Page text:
I know, you are right in a sense - I don't easily pick up such nuances and I'm probably not a fan of modern history, either. I actually enjoy a ghetto-like and edgy atmosphere, though - that's something I liked about Berlin, and also about the periphery of Athens, for example; it does seem to be more "honest", as you say.On the other hand it is vibrant, very accepting (if you want to dress like a goth, a hipster or like you just fell out of a tree, feel free), it has one of the best clubbing scenes in the world, an incredible history (it was the epicentre of 20th century history), a lot of depth and it feels cutting edge, that's why all the artists go there. I love that Berlin is so edgy and honest, the whole bandwidth of positive and negative human emotions is so out there (just look at Berlin's history and all the memorials reminding us of it, for example the remains of the Berlin Wall, the Holocaust memorial etc) In contrast a lot of Southern Germany is so pristine that it makes me want to spill something or spit on the pavement just to liven things up a bit. There you are also likely to meet the kind of Germans who tell off their neighbours for not hanging up their washing correctly.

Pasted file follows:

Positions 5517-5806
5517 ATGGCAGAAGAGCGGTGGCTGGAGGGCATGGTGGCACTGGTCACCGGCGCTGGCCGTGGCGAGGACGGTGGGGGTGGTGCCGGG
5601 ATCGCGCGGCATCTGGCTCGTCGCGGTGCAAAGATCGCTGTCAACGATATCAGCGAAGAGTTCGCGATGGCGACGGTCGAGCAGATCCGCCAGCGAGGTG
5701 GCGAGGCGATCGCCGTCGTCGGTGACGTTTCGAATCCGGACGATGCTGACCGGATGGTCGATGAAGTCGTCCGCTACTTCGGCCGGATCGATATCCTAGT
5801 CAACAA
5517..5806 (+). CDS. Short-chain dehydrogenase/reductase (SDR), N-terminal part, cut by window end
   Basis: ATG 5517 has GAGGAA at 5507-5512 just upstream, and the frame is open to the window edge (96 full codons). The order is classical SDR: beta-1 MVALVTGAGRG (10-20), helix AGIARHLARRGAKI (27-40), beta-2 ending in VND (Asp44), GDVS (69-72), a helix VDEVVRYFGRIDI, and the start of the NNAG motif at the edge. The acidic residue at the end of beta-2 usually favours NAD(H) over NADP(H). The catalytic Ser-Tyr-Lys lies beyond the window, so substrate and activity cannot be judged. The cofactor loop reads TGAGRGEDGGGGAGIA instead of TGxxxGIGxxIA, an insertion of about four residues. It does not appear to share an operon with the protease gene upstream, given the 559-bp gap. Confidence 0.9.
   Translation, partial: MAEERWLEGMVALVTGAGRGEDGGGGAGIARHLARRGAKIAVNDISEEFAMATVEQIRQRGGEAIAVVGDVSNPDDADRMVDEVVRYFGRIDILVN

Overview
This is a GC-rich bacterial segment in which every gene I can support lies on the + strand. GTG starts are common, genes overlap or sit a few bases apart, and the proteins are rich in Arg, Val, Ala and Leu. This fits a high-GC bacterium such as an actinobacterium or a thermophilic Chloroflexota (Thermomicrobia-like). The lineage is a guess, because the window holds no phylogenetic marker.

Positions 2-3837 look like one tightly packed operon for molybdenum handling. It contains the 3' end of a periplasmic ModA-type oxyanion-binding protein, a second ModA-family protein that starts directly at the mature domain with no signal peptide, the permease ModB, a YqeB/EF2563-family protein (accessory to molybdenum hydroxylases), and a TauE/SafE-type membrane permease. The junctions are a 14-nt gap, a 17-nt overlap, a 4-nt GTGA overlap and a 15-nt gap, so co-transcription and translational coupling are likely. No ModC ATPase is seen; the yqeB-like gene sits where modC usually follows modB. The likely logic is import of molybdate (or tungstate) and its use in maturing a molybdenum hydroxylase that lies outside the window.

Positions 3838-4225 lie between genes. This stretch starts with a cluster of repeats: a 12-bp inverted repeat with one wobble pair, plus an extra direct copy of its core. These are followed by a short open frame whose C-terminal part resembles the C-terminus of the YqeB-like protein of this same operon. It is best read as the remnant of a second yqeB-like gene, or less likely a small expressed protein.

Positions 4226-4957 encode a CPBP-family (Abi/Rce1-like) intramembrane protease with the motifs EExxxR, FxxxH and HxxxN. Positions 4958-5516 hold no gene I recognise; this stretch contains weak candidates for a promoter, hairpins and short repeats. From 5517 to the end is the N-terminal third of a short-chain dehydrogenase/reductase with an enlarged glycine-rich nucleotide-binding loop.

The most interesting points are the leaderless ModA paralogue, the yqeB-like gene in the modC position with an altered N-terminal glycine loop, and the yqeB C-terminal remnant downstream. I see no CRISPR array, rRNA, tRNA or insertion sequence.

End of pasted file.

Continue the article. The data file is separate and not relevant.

Probably one reason why I liked the south more is that I'm more influenced by the natural landscape, thus southern Germany was more attractive for me (I kinda hate plains). But I'm sure that if I were to live there for a prolonged amount of time in a place where people were terribly bigoted, I'd start to hate it no matter what the landscape looks like.
Ahah, agree. I loved Marseille, even if so many people feel like it's dangerous, dirty, etc...that's just a small price to pay to have that kind of intensity, IMHO. In fact, I love those mediterranean cities that manage to be a combination of shady and beautiful (periphery vs city centre) like Marseille, Genova, Athens, etc.Marseille: 7w8